Promoting healthy participation in sports like football is a valid social objective, but restricting the rights of players for the purpose of producing more professional football players is highly dubious as a mater of national public policy. As far as I know, no one thinks it would make sense for my employer, the University of Michigan, to have to compensate Oxford University or Birkbeck College for the education they gave me, still less Raynes Park High School or Pelham Middle School. If we want more professors for the public good we use taxpayer money to subsidise education rather than imposing a specific tax on people who are already professors. But football is not governed by the state, it is a private activity governed by organizations such as FIFA and UEFA. IF these organizations, and their member clubs, want to promote the development of professional players they can agree on a system of taxing clubs to do so.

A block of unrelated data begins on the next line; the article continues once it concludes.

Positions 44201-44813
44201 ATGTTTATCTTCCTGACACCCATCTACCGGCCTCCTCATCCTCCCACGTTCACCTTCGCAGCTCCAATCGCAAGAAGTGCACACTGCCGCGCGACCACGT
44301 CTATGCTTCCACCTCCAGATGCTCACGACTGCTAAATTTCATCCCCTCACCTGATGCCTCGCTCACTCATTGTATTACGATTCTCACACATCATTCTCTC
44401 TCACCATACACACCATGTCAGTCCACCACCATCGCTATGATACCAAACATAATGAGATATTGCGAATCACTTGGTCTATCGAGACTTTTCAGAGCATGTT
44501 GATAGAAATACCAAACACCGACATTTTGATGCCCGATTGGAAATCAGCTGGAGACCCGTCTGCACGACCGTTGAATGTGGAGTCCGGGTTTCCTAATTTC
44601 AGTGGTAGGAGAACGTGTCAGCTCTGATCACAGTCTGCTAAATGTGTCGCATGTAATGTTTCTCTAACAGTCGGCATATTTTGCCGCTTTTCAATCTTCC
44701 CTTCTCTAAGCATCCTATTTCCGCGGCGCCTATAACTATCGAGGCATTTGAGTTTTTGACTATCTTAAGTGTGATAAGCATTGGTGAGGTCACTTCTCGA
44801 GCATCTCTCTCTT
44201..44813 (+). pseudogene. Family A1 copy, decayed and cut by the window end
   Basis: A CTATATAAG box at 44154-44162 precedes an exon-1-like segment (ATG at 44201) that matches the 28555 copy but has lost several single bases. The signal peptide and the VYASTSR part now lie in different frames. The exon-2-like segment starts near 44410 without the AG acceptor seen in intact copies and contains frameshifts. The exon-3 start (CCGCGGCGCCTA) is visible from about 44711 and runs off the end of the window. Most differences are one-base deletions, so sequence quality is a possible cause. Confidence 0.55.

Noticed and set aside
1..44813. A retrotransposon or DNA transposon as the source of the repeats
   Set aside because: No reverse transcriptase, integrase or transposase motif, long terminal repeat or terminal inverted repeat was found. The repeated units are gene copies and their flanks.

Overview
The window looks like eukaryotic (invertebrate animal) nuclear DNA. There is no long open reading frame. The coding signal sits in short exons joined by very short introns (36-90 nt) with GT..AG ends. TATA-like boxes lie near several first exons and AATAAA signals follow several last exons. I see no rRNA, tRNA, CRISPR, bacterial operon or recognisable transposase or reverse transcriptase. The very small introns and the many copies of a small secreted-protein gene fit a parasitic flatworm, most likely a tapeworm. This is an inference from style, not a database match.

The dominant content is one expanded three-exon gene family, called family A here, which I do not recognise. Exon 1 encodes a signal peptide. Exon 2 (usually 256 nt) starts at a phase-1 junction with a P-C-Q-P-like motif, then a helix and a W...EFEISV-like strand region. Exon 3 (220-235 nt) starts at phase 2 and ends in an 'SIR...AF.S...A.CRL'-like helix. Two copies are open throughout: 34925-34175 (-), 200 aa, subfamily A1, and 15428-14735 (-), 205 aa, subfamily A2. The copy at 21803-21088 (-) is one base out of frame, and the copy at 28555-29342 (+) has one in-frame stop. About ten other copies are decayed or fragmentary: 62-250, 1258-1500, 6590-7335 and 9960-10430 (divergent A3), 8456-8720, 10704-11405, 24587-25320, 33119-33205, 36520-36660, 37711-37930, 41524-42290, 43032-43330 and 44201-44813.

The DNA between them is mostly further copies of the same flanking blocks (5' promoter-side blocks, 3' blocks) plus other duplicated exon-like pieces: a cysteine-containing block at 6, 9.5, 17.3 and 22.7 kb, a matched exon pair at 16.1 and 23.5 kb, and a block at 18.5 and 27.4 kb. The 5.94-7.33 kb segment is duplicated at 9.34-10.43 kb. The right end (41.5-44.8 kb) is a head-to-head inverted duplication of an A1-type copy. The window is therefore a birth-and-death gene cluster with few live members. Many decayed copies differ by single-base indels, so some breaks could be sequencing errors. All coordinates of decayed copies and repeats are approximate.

Um belo trecho deste artigo do Szymanski sobre o sistema de transferências no futebol europeu. Ah, sobre o Neymar, aqui.